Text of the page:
3.2. Uncertainties in the Shells Thickness

Now, in this section the uncertainties in the shell thickness are considered and the other parameters are assumed with their design values. The uncertainties in the shell thickness are described in (12), where the nominal value, (=), is 0.02 m and the adopted nominal value deviation, , is 2.5% (small variation in the shell thickness). Figure 6 shows the parametric instability boundaries for the deterministic case and the nondeterministic case considering three and four Hermite-Chaos polynomials in (13). The parametric instability load decreases due to the variation of the shell thickness. Among the shell geometrical parameters (, , and ), the thickness is the most critical, since small variations in the shell thickness may cause a significant decrease in the stability boundary and the maximum variation must thus be prescribed in design. Also, as in the case of Young’s modulus (Figure 3), a lower bound around , nearly equal to the minimum critical load of the perfect system, is observed. This can be prescribed as a conservative lower bound in the resonance regions.

Figure 6: Parametric instability boundaries considering uncertainty in the shell thickness.

Figures 7(a), 7(c), 7(e), and 7(g) present, for selected values of the load excitation, the bifurcation diagrams having as a control parameter the shells thickness. The dashed red lines indicate the considered range of variation of the shells thickness, , which contains 99.6% of all samples considering a standard normal distribution with nominal value deviation, , equal to 2.5%. It should be pointed out that similar instability boundaries are obtained using different distributions. However, for each distribution, a different family of chaos polynomials must be selected [10, 35].

Figure 7: Bifurcation diagrams having as control parameter the shell thickness and average time responses for select load parameter values: = 0.50 and = 8.33%. Four Hermite-Chaos polynomials.

Figures 7(b), 7(d), 7(f), and 7(h) illustrate, respectively, the average of the time response of each bifurcation diagram given by Figures 7(a), 7(c), 7(e), and 7(g). As observed in the analysis of the cylindrical shell with uncertainties in Young’s modulus, if the bifurcation diagram has a region with only stable solution in the analyzed range (between the red dashed vertical lines), the average of the time response goes to a trivial solution, as given by Figures 7(b) and 7(f). Now, if the bifurcation diagram has a region with unstable solution in the analyzed range, the average of the time response goes to infinity, as shown by Figures 7(d) and 7(h).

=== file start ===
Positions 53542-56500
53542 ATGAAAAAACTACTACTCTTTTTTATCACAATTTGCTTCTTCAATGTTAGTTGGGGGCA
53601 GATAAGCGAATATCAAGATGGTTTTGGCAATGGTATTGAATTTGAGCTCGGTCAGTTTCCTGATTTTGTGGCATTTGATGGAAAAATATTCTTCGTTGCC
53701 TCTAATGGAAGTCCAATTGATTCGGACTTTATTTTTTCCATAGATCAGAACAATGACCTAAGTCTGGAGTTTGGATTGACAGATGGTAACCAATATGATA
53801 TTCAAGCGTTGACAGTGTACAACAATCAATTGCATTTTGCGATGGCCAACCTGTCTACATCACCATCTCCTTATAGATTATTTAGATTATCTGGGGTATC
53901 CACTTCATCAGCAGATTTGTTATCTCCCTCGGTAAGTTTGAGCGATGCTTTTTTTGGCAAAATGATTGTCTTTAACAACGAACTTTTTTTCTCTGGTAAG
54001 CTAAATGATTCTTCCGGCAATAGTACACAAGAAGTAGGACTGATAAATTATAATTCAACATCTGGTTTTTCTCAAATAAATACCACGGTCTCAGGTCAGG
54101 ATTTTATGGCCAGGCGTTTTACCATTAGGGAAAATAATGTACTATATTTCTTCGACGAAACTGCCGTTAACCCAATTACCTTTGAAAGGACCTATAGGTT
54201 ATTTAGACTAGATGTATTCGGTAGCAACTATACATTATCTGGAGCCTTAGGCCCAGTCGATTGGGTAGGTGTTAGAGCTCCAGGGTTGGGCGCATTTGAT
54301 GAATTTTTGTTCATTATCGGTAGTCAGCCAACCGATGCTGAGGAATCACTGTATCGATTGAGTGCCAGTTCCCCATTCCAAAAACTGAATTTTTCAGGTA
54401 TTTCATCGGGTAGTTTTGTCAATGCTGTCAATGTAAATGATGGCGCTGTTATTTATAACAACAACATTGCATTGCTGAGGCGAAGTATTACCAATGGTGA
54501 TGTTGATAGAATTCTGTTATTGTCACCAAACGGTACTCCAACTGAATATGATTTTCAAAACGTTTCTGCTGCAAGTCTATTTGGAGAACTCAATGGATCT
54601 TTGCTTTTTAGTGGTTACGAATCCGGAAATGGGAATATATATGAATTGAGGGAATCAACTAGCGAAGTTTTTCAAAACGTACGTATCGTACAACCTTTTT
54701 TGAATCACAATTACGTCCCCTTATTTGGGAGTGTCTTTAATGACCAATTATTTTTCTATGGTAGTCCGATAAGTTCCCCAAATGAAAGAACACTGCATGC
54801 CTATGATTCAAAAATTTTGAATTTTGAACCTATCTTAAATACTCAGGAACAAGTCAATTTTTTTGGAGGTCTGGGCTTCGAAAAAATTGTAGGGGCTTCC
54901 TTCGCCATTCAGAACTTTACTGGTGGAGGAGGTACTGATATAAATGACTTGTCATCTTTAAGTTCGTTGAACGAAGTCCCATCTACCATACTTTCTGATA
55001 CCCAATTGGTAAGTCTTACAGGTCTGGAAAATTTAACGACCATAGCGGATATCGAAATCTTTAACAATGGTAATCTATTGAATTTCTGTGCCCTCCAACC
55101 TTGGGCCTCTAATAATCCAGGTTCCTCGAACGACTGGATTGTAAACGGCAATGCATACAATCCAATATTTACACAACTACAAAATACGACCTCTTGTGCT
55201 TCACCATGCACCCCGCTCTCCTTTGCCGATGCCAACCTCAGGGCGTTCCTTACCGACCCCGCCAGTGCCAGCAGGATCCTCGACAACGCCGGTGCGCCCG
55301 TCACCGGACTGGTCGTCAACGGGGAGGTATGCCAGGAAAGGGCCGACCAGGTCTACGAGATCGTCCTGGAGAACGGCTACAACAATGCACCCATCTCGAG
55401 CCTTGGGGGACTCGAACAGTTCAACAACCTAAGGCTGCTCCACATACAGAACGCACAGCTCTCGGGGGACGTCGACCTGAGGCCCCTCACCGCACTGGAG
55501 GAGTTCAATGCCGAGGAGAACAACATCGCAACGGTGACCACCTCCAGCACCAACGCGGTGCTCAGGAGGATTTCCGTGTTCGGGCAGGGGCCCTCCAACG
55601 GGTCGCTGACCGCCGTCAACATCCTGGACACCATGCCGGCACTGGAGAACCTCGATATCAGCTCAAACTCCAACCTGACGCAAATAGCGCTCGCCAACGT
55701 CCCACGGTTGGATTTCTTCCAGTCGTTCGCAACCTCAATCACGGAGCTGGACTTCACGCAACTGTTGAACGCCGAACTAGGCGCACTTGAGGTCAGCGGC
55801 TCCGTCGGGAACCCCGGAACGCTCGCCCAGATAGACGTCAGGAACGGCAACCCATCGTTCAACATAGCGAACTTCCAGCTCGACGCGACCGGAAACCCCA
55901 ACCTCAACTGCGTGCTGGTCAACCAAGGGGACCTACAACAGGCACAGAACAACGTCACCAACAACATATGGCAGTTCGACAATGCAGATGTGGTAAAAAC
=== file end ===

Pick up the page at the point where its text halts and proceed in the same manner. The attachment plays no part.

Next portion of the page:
As also observed in the analyses with uncertainties in Young’s modulus (Figure 3), increasing the number of Hermite-Chaos polynomials, the discretization of the probability density function of the uncertainty becomes more accurate, since a larger number of samples are included in the analysis.

3.3. Uncertainties in the Magnitude of the Initial Geometric Imperfection

Initial imperfections are a key issue in the stability analysis of cylindrical shells. Now the influence of an uncertainty in the magnitude of the initial geometric imperfection, , is investigated. For this, is assumed as the random variable with a normal standard probability density function given by (12) and the nominal values for other geometrical and physical parameters. The initial geometric imperfection is considered to vary in the range (), which is within the range prescribed by most design codes, considering a nominal value for the initial geometric imperfection, in (12), equal to zero (perfect shell) and . This range encompasses 99.6% of all samples. Initially, Figure 8 compares the parametric instability boundary for a perfect cylindrical shell under axial excitation and the parametric instability boundary for an imperfect cylindrical shell, considering a normal probability density function. The lower bound of critical loads for the imperfect shell is in agreement with the imperfection sensitivity analysis presented in [32, 38].